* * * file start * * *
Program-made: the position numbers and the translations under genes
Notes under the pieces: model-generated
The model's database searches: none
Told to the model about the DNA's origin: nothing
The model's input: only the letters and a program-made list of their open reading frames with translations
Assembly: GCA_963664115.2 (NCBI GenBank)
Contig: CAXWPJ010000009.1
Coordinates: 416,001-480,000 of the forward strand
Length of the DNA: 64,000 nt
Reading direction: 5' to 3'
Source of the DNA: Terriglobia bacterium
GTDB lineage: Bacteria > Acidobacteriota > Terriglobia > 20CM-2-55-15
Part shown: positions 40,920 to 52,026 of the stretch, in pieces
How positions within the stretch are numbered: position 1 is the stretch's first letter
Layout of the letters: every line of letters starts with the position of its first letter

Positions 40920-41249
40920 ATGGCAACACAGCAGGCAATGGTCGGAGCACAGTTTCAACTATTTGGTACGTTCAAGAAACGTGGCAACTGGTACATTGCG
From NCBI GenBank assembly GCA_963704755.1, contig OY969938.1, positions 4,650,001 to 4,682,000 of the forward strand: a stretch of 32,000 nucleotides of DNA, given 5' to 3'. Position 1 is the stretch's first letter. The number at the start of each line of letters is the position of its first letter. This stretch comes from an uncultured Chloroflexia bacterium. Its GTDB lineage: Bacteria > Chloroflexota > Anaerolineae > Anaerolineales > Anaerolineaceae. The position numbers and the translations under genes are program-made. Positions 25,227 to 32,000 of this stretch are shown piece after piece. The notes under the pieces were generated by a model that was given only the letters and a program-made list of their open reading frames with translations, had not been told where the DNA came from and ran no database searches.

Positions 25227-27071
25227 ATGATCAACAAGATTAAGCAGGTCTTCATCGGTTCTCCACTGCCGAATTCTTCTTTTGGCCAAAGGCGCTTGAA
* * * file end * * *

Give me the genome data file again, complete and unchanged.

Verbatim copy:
Program-made: the position numbers and the translations under genes
Notes under the pieces: model-generated
The model's database searches: none
Told to the model about the DNA's origin: nothing
The model's input: only the letters and a program-made list of their open reading frames with translations
Assembly: GCA_963664115.2 (NCBI GenBank)
Contig: CAXWPJ010000009.1
Coordinates: 416,001-480,000 of the forward strand
Length of the DNA: 64,000 nt
Reading direction: 5' to 3'
Source of the DNA: Terriglobia bacterium
GTDB lineage: Bacteria > Acidobacteriota > Terriglobia > 20CM-2-55-15
Part shown: positions 40,920 to 52,026 of the stretch, in pieces
How positions within the stretch are numbered: position 1 is the stretch's first letter
Layout of the letters: every line of letters starts with the position of its first letter

Positions 40920-41249
40920 ATGGCAACACAGCAGGCAATGGTCGGAGCACAGTTTCAACTATTTGGTACGTTCAAGAAACGTGGCAACTGGTACATTGCG
From NCBI GenBank assembly GCA_963704755.1, contig OY969938.1, positions 4,650,001 to 4,682,000 of the forward strand: a stretch of 32,000 nucleotides of DNA, given 5' to 3'. Position 1 is the stretch's first letter. The number at the start of each line of letters is the position of its first letter. This stretch comes from an uncultured Chloroflexia bacterium. Its GTDB lineage: Bacteria > Chloroflexota > Anaerolineae > Anaerolineales > Anaerolineaceae. The position numbers and the translations under genes are program-made. Positions 25,227 to 32,000 of this stretch are shown piece after piece. The notes under the pieces were generated by a model that was given only the letters and a program-made list of their open reading frames with translations, had not been told where the DNA came from and ran no database searches.

Positions 25227-27071
25227 ATGATCAACAAGATTAAGCAGGTCTTCATCGGTTCTCCACTGCCGAATTCTTCTTTTGGCCAAAGGCGCTTGAA